Thomas Bennett

Husband & Father, Owner and Operator of Bennett & Associates, and HPV-attributed Throat Cancer Survivor; Mount Pleasant, SC



Tom Bennett, born and raised in Westport, Connecticut, enjoyed an active childhood and loved living in a coastal community. He attended Sacred Heart University, and a year after graduation, he married his college sweetheart. They soon started their own family.

As a small business owner, Tom’s life was fast-paced. His company was expanding into real estate and renovation work in other states, requiring him to travel.

One day, in early July of 2015 while on business travel, he noticed a lump on his neck while shaving. He figured he’d been exposed to some dust, and it was just another sinus infection. That’s when his cancer journey began.

In July, once back in Connecticut, he scheduled a doctor’s appointment. His doctor did an examination, believing it also to be infection and prescribed antibiotics. This was the first miss by a doctor of his HPV-attributed throat cancer diagnosis.

Tom then went to an infectious disease physician for four weeks and was yet to receive a proper diagnosis.

He then underwent a CT scan, where the radiologist reported a “mass at base of tongue”. Protocol called for a visit to an ENT.

“I remember that day clearly. The doctor didn’t diagnose me at that time, he just told me that I needed to see one of two doctors at Yale, and if I couldn’t get to see one of them within a week to call him. Well, that’s when the panic began to set in,” explained Tom.

There was no discussion of cancer yet, just the urgency to see a doctor at Yale. Tom felt fine, except for the one swollen lymph node, and had no trouble swallowing. He felt strong but just wanted to know what was wrong. The imminent concern of the appointment at Yale was compounded when he received a questionnaire from Yale’s Smilow Cancer Center in the mail. “What is this all about,” he thought. “How can I have cancer…I feel fine?” Tom distinctly remembers the September day at Yale. The doctor inserted a scope down his throat and then a few minutes later confirmed his diagnosis by telling him, “Mr. Bennett, you have a tumor on the base of your tongue and because of its location, it’s likely HPV-positive.” Tom was in shock. He was diagnosed with Stage 4 tongue cancer.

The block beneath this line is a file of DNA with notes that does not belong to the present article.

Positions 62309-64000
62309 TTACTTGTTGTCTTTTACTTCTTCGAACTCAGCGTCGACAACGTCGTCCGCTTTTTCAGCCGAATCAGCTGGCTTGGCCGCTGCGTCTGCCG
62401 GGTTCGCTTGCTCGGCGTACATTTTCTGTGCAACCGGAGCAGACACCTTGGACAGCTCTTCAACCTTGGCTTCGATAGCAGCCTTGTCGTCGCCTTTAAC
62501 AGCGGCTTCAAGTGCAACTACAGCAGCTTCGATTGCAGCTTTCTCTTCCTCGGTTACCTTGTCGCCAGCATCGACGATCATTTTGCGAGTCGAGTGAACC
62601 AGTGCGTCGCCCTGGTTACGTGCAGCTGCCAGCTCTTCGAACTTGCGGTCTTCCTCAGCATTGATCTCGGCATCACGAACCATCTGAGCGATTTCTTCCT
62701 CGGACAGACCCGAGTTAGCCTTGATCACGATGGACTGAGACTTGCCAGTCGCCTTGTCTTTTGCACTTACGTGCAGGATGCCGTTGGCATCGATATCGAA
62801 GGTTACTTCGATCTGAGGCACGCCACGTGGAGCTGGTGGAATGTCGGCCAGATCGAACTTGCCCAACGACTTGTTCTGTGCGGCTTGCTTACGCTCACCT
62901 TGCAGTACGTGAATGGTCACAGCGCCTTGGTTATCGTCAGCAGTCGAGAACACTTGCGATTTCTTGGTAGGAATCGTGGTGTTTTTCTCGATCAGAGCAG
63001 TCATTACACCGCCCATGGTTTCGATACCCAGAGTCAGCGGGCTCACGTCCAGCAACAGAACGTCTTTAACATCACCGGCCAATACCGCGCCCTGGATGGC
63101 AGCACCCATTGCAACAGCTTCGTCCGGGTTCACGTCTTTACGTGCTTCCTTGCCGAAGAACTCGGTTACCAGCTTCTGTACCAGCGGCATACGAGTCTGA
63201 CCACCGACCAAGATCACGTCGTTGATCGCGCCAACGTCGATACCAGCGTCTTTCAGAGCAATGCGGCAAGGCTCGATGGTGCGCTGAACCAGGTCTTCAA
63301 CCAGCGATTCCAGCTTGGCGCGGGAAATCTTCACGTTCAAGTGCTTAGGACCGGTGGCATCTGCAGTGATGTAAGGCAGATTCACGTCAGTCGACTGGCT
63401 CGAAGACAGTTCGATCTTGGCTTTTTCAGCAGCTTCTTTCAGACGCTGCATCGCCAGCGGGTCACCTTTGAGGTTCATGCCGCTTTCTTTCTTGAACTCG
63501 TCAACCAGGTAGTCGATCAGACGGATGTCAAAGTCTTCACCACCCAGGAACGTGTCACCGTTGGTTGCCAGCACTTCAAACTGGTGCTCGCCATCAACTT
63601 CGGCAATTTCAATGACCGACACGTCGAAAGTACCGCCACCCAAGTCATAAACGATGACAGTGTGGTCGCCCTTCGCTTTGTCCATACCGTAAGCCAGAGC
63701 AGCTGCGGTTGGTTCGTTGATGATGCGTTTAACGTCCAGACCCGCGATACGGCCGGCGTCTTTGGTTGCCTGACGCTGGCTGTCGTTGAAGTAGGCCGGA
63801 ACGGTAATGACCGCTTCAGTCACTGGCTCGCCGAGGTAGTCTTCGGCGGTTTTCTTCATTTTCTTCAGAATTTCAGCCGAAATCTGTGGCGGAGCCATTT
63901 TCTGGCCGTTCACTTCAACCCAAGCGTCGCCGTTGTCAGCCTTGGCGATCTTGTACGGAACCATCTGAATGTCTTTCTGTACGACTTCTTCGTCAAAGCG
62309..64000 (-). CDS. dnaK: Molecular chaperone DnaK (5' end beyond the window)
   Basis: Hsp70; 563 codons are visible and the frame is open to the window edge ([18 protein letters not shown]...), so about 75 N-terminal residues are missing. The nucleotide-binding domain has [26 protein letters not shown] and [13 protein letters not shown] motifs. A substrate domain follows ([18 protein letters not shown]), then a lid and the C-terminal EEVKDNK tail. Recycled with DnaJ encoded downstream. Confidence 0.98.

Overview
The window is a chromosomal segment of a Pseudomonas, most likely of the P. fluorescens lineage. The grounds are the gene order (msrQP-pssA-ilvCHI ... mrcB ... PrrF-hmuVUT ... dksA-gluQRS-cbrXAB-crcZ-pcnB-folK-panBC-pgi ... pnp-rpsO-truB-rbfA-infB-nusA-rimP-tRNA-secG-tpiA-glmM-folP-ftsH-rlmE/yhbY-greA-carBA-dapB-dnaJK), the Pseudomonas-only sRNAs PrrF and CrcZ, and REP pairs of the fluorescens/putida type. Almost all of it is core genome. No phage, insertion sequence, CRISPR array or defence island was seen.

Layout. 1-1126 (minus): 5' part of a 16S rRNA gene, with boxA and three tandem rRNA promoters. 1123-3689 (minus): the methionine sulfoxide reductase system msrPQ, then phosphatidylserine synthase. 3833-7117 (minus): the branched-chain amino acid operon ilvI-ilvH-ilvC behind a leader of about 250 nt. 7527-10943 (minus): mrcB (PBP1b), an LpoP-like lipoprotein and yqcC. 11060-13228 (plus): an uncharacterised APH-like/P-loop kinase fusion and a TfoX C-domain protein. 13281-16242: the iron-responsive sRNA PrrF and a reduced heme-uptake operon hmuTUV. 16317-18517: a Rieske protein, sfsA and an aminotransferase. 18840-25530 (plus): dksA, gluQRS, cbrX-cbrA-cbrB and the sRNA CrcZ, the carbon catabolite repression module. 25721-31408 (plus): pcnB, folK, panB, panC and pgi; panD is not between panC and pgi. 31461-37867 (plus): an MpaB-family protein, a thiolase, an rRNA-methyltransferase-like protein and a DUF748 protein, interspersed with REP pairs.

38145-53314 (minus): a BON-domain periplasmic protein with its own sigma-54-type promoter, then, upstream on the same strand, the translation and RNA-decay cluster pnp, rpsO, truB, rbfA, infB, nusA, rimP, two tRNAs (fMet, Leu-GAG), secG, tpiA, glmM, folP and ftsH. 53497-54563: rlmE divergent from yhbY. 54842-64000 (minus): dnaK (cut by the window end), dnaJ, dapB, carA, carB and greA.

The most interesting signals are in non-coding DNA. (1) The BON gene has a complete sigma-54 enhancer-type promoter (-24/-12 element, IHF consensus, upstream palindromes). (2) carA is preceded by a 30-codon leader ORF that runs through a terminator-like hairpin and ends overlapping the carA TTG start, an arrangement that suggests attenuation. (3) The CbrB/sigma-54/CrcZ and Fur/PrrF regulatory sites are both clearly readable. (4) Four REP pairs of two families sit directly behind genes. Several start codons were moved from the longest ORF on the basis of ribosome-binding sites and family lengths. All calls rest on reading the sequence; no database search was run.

“I was by myself that day as my wife was visiting our daughter at college. I walked out of the hospital in shock. I asked myself “Why me?” and “What did I do?” He called his wife from the car and told her the bad news.

“I cried. I felt alone. But believe it or not, that may have been the emotionally worst part… processing the cancer diagnosis alone.”

His treatment began in early November 2015 and lasted six weeks. He was accepted into a clinical trial that took one week off the standard 7-week treatment. His chemotherapy infusion (Cisplatin) was every Monday and radiation treatments were from Monday through Friday. Over those six weeks, he lost his taste, appetite, considerable weight, and most of his motivation. But as he began to reflect, he knew he was done being treated, but he wasn’t done living. So, now the fight!

He focused on nutrition. He didn’t require a feeding tube, but knew that if he didn’t stop losing weight, his doctors might recommend the need for one. Swallowing was definitely challenging since the radiation burned his throat raw. He was frustrated yet determined.

Follow-up visits with his oncologist determined Tom should have neck dissection to remove the mass in his neck that remained. His recovery went fairly and his new life as a cancer survivor began.

Fast forward to December 2018. He now resides in another coastal city near Charleston, South Carolina. He visits his new doctors every six months for screenings.

“Fortunately, I continue to be cancer-free and in good health. I look at life differently. Less intense with work. Enjoy life more. Cook more. Walk more… live more. Most importantly, God and faith guided me through this and I am thankful to be alive,” said Tom.

To request Thomasfor your local event, please contact us at info@headandneck.org or complete the online form.

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HNCA provides me with the information and support I need. It also provides me with a medium to serve as a role model to others diagnosed with head and neck cancer.”Jason Mendelsohn
Stage-4 HPV-related oral cancer survivor

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